With the grading process still ongoing, I figured I would still put out my ideal draft class for the Bills come April. I just want to emphasize that this is a realistic mock. I mean, I’ve seen some mocks with 2nd round prospects falling until the 5th-6th round.
Without further ado, here it is…
1. CB Patrick Peterson, LSU
This would be my ideal scenario, though there is a very good chance he won’t get past Denver. At this point, he’s on top of my draft board. Although Fairley has the potential to be the more dominant player and fills the bigger need, I’m a bit weary of his work ethic. On the field, he doesn’t give consistent effort on every snap and I’d rather go with the safer choice in Peterson, given the choice.
2. OT James Carpenter, Alabama
This is a bit of a reach, with most projecting him with a 3rd-4th round grade. However, I’m thoroughly convinced James can be a franchise tackle at the NFL level. Skill set and talent aside, just look at the intangibles. The guy transfers over from Coffeyville CC to the Alabama Crimson Tide and is asked to fill the shoes of Andre Smith. He’s immediately thrown into a starting role in the SEC. How does he respond? He starts every game for the National Champions at LT. Now, that’s a guy that can adjust on the fly.
3. OLB Jeremy Beal, Oklahoma
Now, I’m really torn between Jeremy and Oregon ILB Casey Matthews with this pick. It’s 50/50 whether or not Beal will be sitting on the board here. The scouting community seems to feel he had a less-than-spectacular Senior Bowl week in practice, which could drop him to this pick. Beal doesn’t do anything great, but I feel he does a lot of things well. He has average speed, but he plays technically sound, is stout against the run, and finds ways to get to the QB, be it the bull rush or taking the corner.
4. TE Luke Stocker, Tennessee
The prep high school basketball player will finally answer our prayers for a threat at tight end. He’s not an overly fast guy, but he has stick-em hands. He’s tough, physical, and has shown an aptitude for making the catch when the money is on the table. Stocker is my #3 rated TE (behind Notre Dame TE Kyle Rudolph and Wisconsin’s Lance Kendricks), and he’d be a steal in the 4th round.
4. WR Austin Pettis, Boise State
In my opinion, this is a draft that is loaded with mid-to-late round potential for WR. While the Bills could stand to add more speed to the position, Pettis is too good a talent to pass up here. He has average speed, but other than that the guy is a player. He’s a hands catcher that shows good concentration when being battled for the football. He’s a tough guy that’s not afraid to go over the middle and take a hit. He has the ability to adjust to poorly thrown passes and he’s a competitor. He can definitely contribute to a roster and I feel he has the potential to develop into a solid #2 WR at the next level.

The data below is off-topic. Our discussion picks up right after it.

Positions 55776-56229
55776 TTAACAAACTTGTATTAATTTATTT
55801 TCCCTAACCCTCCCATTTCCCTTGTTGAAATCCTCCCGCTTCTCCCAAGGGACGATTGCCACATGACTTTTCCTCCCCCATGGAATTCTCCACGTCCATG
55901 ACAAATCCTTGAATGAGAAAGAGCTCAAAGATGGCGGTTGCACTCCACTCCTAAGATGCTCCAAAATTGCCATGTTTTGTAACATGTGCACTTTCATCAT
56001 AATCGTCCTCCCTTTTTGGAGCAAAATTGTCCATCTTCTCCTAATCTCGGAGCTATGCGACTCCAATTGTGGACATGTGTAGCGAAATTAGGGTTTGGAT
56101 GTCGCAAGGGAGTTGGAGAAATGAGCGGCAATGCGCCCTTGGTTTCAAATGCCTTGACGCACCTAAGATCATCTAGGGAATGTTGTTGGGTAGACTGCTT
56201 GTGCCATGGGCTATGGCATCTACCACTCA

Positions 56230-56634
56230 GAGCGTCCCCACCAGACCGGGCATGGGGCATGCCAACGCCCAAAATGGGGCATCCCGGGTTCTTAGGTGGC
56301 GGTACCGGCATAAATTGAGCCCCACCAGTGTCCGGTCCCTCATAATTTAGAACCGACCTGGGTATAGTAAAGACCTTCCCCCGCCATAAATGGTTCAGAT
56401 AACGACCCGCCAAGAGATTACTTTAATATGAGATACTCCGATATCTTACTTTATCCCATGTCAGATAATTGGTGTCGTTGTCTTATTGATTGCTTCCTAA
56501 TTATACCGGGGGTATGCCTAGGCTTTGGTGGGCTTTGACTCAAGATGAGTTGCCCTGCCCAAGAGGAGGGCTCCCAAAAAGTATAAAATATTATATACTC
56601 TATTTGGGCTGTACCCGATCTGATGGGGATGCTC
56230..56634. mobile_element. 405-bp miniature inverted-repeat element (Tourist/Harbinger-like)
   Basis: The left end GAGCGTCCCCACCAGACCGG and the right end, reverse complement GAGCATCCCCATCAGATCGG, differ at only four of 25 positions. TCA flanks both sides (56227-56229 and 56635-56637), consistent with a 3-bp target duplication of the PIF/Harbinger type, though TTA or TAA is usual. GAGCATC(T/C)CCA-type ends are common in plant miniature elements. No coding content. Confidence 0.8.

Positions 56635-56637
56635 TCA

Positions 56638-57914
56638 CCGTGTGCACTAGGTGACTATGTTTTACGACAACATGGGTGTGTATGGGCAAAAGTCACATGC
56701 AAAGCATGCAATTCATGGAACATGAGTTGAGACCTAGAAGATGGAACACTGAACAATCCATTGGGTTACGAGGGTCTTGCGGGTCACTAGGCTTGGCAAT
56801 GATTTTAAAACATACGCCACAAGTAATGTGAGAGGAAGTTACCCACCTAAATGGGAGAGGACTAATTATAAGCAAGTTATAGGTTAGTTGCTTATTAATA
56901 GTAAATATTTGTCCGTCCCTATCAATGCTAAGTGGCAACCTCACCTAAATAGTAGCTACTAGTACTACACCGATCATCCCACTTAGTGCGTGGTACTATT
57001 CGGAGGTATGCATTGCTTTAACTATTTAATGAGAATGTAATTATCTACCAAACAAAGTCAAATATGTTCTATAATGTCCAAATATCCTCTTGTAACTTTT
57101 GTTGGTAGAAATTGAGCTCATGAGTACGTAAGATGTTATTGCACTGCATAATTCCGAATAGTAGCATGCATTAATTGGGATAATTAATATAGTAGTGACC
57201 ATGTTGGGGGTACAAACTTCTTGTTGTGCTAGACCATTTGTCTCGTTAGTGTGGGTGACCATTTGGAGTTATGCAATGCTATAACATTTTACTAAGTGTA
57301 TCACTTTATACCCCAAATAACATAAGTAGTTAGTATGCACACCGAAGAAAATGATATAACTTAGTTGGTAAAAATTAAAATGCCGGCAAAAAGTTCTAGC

5. K Alex Henery, Nebraska
A kicker? Really, Matt? I know it may sound crazy, but stick with me for a minute. First, let’s evaluate current kicker Rian Lindell. There are mixed thoughts on his abilities out there, so I’ll give the stats to back up my position that he’s, maybe, an above average kicker at best. Back in 2006, he was money, nailing 92% of his kicks. Since then, he has been a mixed bag, including a 76.2% season in 2010. Now, you can make the argument that he only attempted 21 kicks, but he’s becoming more and more inconsistent. You can’t really make the clutch argument, because he’s missed at least as many big kicks as he’s made. I feel that warrants bringing in some competition at the position. Henery can bust the laces off the ball with his leg, with his career long being 57 yards. He provides versatility as well, being able to punt when necessary. His special teams coach describes his play as “the moment never gets too big for him.” Case in point: That aforementioned 57-yarder? Game-winner with under two minutes to play. I usually don’t get excited about kickers, but Henery can become one of the league’s best.
6. RB Allen Bradford, USC
Here’s one of my sleeper guys. I feel that Bradford has been dogged by injury and circumstance during his career as a Trojan. He runs with power and uses his body as a battering ram. For a physical back, he shows explosion and burst. He’s got the vision you love in a running back and he’s a team-oriented guy. He didn’t call a press conference complaining when his touches got reduced. He just did his job. The Bills spent last year scouring the waiver wire for a short-yardage type back and Bradford is a good fit. I think he has a lot of upside to become something more than that.
7. ILB Orie Lemon, Oklahoma State
Lemon is an intriguing guy. The former high school QB is now the QB of the defense. He’s an intelligent player that can diagnose plays quickly. He’s a text book tackler and is considered the leader of the defense at Oklahoma State. There is a concern that he blew out his knee in ’09, but I feel he still plays faster than his timed speed. He can get to the corner. I don’t believe he’s there yet, but Lemon has the potential to start down the road.
I realize that this draft is offense heavy, but I’m going for the best players available that fit a need. If we’re trying to get better, it’s about the long-term as opposed to the short run. I’m not going to take defensive players for the sake of it, and I hope Buddy and Co. feel the same way.